This a general fee that is charged by most superannuation funds. It covers the cost of operating and maintaining the super fund. 

Indirect costs

Indirect costs are the costs that your super fund pays to other providers such as investment managers. How much these fees cost you depend on the value of your investment. 

Switching fees

Switching fees may be charged when you make certain changes with, say, your investment option in your super fund. 

Investment fees

Investment fees vary depending on which super fund you have. This fee may be charged because of the cost it takes to manage your investments in the super fund. 

Advice fees

If you seek advice about your super, your investment options or other super products, a fee is usually charged for this. Sometimes, the adviser receives fees for whatever products they recommend to you. 

Exit fees

An exit fee may be charged if you decide to switch superannuation funds.

Activity-based fees

This may be charged when a particular service is provided by your super fund. However, it only applies to a few scenarios, such as the need to split a super balance in the event of, say, a divorce or another legal-related matter.

Insurance premiums

This is the insurance cost that your super fund usually provides. Please note that you have the option of changing the insurance cover in your super.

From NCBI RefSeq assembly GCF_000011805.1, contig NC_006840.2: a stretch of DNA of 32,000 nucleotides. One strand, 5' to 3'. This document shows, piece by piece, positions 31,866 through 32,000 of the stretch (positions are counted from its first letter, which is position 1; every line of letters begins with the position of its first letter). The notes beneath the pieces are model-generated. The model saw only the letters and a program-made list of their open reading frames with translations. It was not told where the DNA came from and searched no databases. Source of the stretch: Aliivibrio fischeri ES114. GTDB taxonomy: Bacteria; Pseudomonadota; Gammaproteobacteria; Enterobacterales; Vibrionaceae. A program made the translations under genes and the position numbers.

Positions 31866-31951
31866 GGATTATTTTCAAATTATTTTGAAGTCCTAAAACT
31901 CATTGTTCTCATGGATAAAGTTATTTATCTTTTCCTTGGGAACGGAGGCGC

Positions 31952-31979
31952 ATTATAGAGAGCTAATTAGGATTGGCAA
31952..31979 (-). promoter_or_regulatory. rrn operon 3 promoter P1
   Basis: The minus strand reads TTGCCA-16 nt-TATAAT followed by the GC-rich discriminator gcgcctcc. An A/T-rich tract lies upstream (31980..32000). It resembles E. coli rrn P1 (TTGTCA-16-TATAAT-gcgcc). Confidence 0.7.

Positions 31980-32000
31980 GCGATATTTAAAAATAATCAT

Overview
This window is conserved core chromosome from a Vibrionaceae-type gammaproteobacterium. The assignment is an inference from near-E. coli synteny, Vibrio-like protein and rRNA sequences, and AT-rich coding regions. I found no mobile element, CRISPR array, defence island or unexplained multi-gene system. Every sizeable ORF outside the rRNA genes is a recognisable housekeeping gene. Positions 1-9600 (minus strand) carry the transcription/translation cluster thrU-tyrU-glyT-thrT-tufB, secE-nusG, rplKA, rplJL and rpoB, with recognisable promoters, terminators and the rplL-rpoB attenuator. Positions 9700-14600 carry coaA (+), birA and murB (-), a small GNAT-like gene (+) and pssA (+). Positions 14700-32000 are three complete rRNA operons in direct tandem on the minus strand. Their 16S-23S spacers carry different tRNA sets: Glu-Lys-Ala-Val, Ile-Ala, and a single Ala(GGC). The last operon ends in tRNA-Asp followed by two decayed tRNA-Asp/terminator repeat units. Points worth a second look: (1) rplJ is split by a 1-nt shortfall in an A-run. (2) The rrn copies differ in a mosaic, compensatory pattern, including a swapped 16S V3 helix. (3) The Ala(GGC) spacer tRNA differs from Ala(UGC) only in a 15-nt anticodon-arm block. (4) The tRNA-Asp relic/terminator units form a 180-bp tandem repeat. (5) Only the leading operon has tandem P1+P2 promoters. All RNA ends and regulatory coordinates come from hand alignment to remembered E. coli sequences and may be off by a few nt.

Buy/sell spread

This fee may be charged when you make transactions through your super, including contributions, switches, and withdrawals. 

What are the cheapest superannuation funds in Australia?

The generic answer would be, of course, that it depends. The market changes all the time, so there’s no definite answer on which providers offer the cheapest superannuation funds in the country. Aside from this, various superannuation funds might charge different fees depending on your account balance, so what would be considered the “cheapest” super fund will be different for many people. 

It also depends on various factors, such as whether you arrange your super fund independently or if you arrange it with your employer. It also depends on how much insurance cover you have in your super fund, your investment option, or whether you’re also taking a pension into consideration. 

How you can find cheap superannuation funds in Australia

RateCity offers an online comparison search tool that allows you to quickly compare several hundred different superannuation options. All you have to do is put in your age and your current super balance and it’ll filter recommended options for you. 

How to switch to a cheap superannuation fund

So, let’s say you already have a superannuation fund in another bank but you’ve found a cheaper option you want to switch to. 

To do the switch between supers, you have to fill out a rollover form and then send it to your new super provider. You’ll need to provide proof of identity in order to do this.